Thursday, November 3, 2011

Perinatal Depression

I get a lot of studies and abstracts that come across my desk on the internet everyday. When I find one that is sent by the Journal of Women's Health, I do not delete it. It is always well researched and has an important message. The latest was entitled Eating Disorders and Trauma History in Women with Perinatal Disordes.

This article specifically addresses the need for comprehensive mental health evaluation at the onset of pregnancy. This may be of critical importance to the wellbeing of the mother, infant and whole family. There are specific risk factors that should be identified as early as possible: of course, a previous history of depression or a family history of depression; this study reveals the comorbity of eating disorders, including anorexia, bulemia and binge eating. The article also examines trauma and abuse and how that may relate to the eating disorders and thus perinatal depression.

Perinatal depression is specific to the entire pregnancy and to the immediate postpartum, which is defined as the first six months in this study. I am used to the definition being broader, at the first twelve months. In any case, perinatal depression is documented as occurring in ten percent of all pregnant women.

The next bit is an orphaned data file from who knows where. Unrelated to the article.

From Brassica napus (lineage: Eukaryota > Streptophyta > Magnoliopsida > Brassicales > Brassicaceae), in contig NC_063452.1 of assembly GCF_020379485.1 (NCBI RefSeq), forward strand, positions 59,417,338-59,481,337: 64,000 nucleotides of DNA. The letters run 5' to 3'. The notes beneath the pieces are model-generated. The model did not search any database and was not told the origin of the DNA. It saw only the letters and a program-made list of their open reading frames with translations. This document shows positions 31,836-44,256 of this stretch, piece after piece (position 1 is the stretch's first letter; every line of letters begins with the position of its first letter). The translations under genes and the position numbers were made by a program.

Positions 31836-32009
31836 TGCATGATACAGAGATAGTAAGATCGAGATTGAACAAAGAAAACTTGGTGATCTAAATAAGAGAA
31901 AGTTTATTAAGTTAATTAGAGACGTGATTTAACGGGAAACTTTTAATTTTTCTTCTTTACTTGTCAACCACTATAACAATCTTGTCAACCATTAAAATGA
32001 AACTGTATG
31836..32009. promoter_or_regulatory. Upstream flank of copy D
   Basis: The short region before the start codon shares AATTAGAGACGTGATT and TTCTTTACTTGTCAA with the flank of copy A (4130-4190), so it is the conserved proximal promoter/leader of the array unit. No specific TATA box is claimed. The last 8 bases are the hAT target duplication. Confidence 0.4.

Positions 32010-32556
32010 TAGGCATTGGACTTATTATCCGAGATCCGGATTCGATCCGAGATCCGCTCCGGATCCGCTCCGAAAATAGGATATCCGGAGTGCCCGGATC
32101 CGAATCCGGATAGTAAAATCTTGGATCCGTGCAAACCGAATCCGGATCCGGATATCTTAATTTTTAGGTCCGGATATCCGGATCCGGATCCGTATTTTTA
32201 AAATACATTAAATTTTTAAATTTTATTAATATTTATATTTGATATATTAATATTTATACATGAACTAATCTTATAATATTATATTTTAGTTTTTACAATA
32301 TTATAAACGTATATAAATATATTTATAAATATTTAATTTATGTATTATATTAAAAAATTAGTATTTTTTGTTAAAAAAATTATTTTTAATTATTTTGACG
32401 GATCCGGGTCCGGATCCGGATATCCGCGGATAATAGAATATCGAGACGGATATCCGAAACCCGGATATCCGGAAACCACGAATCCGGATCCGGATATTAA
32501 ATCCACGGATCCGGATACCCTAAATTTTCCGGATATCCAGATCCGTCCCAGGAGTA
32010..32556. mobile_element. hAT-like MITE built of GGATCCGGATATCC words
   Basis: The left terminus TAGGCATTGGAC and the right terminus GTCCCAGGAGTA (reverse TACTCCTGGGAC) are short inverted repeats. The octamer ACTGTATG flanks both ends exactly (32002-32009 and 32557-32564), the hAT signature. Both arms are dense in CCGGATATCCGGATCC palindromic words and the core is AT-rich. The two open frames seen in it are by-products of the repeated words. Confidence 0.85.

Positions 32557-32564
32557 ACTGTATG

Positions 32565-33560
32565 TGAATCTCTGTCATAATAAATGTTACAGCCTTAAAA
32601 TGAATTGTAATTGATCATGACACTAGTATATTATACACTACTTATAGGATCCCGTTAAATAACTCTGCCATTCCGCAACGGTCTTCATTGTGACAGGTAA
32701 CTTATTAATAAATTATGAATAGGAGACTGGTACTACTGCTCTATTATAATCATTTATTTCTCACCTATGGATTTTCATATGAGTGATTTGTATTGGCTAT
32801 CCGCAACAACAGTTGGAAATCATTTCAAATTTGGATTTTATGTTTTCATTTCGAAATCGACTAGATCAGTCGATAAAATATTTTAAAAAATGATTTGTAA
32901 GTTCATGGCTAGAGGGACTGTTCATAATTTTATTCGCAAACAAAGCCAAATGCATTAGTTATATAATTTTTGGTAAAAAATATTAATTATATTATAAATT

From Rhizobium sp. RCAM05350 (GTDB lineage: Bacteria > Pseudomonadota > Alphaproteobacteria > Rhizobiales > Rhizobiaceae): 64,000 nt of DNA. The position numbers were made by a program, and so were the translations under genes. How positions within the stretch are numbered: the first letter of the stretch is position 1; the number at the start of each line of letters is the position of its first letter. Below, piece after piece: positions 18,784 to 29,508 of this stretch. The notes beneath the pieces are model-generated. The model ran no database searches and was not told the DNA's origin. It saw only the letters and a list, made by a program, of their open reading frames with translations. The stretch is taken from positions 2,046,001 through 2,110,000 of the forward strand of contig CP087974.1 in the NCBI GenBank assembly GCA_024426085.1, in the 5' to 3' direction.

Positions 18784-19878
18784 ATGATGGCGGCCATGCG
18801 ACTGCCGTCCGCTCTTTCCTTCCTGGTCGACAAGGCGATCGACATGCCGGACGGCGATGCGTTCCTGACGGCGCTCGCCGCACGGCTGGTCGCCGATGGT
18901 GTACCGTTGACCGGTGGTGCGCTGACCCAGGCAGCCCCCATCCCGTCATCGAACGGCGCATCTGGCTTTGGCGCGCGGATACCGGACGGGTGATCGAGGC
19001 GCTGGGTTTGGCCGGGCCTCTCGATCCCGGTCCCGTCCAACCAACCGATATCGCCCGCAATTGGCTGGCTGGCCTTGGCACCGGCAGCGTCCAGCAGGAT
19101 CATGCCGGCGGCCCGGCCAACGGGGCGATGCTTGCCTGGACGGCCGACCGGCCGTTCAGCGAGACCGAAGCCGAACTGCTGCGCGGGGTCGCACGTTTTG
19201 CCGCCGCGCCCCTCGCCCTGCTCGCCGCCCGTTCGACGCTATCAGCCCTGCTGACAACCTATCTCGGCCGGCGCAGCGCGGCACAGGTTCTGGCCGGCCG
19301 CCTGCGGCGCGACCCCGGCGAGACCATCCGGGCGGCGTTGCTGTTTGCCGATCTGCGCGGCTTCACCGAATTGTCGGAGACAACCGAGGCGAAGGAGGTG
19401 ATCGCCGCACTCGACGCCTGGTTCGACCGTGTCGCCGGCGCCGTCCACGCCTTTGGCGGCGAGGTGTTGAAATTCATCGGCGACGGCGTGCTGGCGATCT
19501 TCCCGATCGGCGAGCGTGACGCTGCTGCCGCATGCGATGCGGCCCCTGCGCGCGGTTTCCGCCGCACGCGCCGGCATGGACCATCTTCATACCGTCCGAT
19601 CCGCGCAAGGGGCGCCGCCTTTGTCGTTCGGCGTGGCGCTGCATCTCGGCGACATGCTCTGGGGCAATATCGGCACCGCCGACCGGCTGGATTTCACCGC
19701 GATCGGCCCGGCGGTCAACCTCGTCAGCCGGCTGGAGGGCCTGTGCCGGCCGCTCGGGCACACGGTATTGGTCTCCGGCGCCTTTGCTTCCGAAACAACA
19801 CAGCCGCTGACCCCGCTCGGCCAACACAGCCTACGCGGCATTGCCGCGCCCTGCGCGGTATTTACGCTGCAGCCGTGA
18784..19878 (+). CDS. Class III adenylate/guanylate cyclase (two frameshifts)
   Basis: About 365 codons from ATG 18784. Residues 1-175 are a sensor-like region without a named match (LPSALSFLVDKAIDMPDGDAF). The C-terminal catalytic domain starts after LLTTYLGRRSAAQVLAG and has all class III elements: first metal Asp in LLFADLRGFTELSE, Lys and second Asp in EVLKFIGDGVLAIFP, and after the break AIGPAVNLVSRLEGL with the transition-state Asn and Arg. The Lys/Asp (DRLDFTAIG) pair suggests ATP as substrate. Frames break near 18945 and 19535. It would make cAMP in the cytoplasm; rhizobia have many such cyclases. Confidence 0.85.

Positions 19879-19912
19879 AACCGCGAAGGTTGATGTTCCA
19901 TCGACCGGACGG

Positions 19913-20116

That is a huge number that doesn't stop with the woman, but affects the entire nuclear family and beyond to even the extended family. The ultimate responsibility must rest with the patient. If you have a history of any abuse or eating disorders, please report this to your provider as a potential risk factor for perinatal depression. The question is often raised at the initial perinatal visit and the importance isn't stressed. Now you know how important it is. The only shame is in withholding information that could make a big difference for you and your family. With parenthood comes grave responsibilities.